The President of Burma, Thein Sein, visited the White House on May 20, 2013 for a meeting with President Barack Obama. While the exchange has been hailed as a landmark meeting by the Obama administration, human rights activists and women’s groups in Burma point to the regime’s appalling human rights record to argue that a normalization of relations was premature.
Nobel Peace Laureates Ramos-Horta, Yunus, and Rogers wrote in a recent New York Times editorial, “The political changes underway [in Burma] mark a change of atmosphere, but not yet a change of system.” The Laureates write that international engagement should not be “uncritical or unthinking,” given that Burma has a “very, very long way to go.”
These sentiments are mirrored by communities, especially women, belonging to ethnic minorities in Burma, as they continue to face widespread violence and mass displacement. Sexual violence continues to be perpetrated by the government security forces in certain provinces as a systematic weapon of war.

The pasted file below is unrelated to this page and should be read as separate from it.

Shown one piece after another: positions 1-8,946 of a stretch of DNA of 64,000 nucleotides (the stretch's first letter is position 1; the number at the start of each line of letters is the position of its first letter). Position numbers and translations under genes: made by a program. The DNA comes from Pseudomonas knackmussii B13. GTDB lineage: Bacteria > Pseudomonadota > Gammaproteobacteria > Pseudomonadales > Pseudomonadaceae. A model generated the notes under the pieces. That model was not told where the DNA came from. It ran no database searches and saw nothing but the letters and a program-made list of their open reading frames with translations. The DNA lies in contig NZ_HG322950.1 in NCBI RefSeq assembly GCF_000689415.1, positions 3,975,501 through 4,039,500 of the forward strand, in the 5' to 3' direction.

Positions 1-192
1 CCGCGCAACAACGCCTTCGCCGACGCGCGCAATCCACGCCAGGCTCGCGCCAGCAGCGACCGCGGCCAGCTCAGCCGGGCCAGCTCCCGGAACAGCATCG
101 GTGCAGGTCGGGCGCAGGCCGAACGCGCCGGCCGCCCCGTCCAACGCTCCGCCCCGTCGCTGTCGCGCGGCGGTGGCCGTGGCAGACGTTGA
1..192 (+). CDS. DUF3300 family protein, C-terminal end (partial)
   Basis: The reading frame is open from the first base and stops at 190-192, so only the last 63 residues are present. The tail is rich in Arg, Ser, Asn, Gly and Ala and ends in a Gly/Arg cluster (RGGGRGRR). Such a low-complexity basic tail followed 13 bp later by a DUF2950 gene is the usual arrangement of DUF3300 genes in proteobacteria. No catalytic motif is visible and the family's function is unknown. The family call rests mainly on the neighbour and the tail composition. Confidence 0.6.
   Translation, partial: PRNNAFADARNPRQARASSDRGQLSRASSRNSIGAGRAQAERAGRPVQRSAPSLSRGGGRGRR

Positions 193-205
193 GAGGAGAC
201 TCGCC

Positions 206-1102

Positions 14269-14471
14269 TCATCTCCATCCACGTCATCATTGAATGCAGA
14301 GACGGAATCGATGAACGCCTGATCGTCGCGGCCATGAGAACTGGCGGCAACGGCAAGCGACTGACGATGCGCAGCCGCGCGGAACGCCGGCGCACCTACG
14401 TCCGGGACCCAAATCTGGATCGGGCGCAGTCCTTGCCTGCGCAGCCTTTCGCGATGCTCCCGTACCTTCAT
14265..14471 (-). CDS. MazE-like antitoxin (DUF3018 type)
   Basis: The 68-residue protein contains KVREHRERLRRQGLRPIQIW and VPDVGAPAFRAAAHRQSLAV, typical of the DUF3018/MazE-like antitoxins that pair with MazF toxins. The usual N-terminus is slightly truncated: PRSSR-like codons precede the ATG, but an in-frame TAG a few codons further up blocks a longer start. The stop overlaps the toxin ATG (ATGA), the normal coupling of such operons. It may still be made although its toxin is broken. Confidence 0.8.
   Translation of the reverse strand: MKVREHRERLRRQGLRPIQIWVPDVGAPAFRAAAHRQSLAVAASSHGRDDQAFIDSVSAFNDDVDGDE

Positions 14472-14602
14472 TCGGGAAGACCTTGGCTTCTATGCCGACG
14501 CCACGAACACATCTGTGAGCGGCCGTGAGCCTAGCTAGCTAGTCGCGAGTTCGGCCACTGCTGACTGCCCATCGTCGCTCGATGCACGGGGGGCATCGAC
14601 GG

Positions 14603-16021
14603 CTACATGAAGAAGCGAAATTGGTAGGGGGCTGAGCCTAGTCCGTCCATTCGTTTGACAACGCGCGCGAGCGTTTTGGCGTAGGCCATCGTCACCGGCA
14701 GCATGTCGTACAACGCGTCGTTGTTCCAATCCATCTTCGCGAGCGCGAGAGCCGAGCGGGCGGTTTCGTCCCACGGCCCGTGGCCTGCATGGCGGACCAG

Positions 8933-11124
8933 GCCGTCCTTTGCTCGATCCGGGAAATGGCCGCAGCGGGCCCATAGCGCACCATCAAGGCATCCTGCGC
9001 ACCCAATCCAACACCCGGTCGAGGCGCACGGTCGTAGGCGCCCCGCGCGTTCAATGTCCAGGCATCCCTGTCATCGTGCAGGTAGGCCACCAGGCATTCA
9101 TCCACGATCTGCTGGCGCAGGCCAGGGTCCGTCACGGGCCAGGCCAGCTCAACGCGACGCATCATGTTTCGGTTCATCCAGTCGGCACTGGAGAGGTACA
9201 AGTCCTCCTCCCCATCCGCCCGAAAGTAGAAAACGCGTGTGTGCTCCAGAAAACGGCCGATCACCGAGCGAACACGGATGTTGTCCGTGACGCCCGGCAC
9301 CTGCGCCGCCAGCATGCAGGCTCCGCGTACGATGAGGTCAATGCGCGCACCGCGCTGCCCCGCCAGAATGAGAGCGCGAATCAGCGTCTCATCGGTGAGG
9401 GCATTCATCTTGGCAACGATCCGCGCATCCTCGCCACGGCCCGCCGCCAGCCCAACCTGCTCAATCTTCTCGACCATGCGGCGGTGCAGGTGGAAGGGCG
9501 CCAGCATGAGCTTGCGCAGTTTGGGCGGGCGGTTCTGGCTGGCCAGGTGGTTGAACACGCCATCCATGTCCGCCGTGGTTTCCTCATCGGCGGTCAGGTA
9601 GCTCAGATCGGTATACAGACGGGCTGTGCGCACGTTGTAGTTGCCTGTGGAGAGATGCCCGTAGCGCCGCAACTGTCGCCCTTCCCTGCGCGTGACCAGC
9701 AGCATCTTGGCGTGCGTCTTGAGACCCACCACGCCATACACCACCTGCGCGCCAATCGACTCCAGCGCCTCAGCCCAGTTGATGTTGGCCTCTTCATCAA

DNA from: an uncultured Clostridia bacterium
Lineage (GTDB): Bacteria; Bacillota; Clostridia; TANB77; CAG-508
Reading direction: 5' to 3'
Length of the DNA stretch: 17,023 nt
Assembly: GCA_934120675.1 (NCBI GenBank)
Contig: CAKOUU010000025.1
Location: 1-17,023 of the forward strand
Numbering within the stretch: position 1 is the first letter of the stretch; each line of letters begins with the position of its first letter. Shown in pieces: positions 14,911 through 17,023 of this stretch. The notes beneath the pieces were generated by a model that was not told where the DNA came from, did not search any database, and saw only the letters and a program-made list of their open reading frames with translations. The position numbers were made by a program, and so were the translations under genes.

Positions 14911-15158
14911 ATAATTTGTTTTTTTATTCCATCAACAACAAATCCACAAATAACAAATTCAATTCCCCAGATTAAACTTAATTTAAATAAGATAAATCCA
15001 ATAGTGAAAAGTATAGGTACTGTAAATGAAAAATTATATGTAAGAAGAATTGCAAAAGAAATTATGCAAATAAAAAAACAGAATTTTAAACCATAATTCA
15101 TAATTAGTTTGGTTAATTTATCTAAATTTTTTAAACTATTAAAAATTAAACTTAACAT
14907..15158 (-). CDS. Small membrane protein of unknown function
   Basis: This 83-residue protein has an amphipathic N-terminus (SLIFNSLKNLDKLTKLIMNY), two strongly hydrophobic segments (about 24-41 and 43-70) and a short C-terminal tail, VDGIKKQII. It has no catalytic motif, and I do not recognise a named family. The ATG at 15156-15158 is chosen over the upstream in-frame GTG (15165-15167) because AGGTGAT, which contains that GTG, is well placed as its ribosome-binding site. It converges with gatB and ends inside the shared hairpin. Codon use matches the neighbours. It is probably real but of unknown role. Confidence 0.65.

According to Moon Nay Li, member of the Women’s League of Burma, “Not only is the government not protecting civilians or stopping the Burmese troops, U Thein Sein and U Aung Min are denying human rights abuses. Now that the fighting has increased, the government troops will use this pretext to continue raping, torturing and killing.”
Burma’s Thein Sein Visits Washington, Time, 20 May 2013.
President Thein Sein Visits Washington as Ethnic Cleansing Continues in Burma, The Diplomat, 20 May 2013.
Thein Sein becomes first Burmese president to visit US since 1966, The Guardian, 20 May 2013.
What Obama Needs to Tell Myanmar’s Leader, The New York Times, 20 May 2013.
International community must act to end atrocities by Thein Sein’s government, Women’s League of Burma, 8 January 2013.
Nobel Laureates release open letter to Obama, Thein Sein, Nobel Women’s Initiative, November 2012.